Ingredients One-Egg Chocolate Cake

  • 50 grams butter
  • 1 tablespoon golden syrup
  • 1 egg
  • 1 tablespoon cocoa powder
  • 1/2 cup white sugar
  • 1 cup standard plain flour
  • 1 teaspoon baking powder
  • few drops vanilla essence
  • 1 teaspoon baking soda
  • 3/4 cup milk

Method

  • Preheat the oven to 190ºC.
  • Prepare one 20cm cake tin. Line with baking paper. I often prepare a muffin tray to make 12 mini-cakes
  • Melt butter and syrup in a small saucepan.
  • Put melted ingredients into a bowl. Add egg and sugar. Beat well.
  • Sift cocoa, flour and baking powder together. Fold sifted ingredients and vanilla essence into egg mixture.
  • Dissolve baking soda in milk. Fold into egg mixture.
  • Pour the mixture into cake tin.
  • Bake 30 minutes or until the cake springs back when lightly touched.
  • Leave cake to cool in the tin for about 10 minutes.

Decorate to suit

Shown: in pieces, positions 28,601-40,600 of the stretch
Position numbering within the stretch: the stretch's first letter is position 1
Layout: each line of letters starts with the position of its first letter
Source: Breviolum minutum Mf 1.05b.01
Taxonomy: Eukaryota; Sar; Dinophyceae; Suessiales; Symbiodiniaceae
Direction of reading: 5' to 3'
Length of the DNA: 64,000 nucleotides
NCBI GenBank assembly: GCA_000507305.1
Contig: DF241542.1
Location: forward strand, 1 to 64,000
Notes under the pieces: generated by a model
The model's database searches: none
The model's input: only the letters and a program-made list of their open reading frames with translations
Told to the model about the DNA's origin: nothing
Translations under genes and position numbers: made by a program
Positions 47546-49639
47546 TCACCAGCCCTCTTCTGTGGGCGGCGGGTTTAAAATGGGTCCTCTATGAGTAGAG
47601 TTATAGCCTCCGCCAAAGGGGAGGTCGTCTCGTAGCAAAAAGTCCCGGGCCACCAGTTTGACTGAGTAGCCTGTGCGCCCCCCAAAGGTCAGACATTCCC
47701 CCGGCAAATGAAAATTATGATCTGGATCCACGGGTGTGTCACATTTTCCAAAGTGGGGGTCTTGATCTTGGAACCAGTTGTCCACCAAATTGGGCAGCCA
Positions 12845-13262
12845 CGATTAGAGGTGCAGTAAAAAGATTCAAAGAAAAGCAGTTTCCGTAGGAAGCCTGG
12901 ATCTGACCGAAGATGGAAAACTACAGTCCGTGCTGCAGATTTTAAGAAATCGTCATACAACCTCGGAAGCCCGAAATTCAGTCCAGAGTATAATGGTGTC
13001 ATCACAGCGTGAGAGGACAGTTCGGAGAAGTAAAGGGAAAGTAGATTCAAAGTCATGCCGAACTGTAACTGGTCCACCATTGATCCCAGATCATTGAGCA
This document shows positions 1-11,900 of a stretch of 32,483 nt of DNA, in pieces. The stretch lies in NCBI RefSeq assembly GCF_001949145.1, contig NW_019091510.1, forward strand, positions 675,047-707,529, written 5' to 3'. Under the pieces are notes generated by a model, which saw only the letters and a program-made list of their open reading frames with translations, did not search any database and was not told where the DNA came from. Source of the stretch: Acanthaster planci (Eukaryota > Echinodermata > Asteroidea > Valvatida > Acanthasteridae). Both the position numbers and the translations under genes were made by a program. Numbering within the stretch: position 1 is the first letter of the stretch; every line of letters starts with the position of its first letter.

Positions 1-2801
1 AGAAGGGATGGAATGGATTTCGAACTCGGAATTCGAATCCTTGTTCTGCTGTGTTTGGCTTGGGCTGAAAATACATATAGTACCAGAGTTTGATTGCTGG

• Quick chocolate icing. Mix 1 to 2 cups icing sugar, 1 tablespoon cocoa powder, 1 teaspoon softened butter, vanilla essence and a small amount of warm water to get a smooth consistency. Spread icing over cake. Sprinkle desiccated coconut threads over icing.
  • Cake could be split into two halves so that a filling of whipped cream and sliced fresh fruit e.g. strawberries can be added.
  • Top of the plain cake could just be lightly dusted with icing sugar.

Chocolate Truffle Cake ~ glorious, rich and decadent

The first three weeks of March have been very busy. Family occasions involved five birthdays, two wedding anniversaries and Easter. This meant time spent in the kitchen, baking and cooking.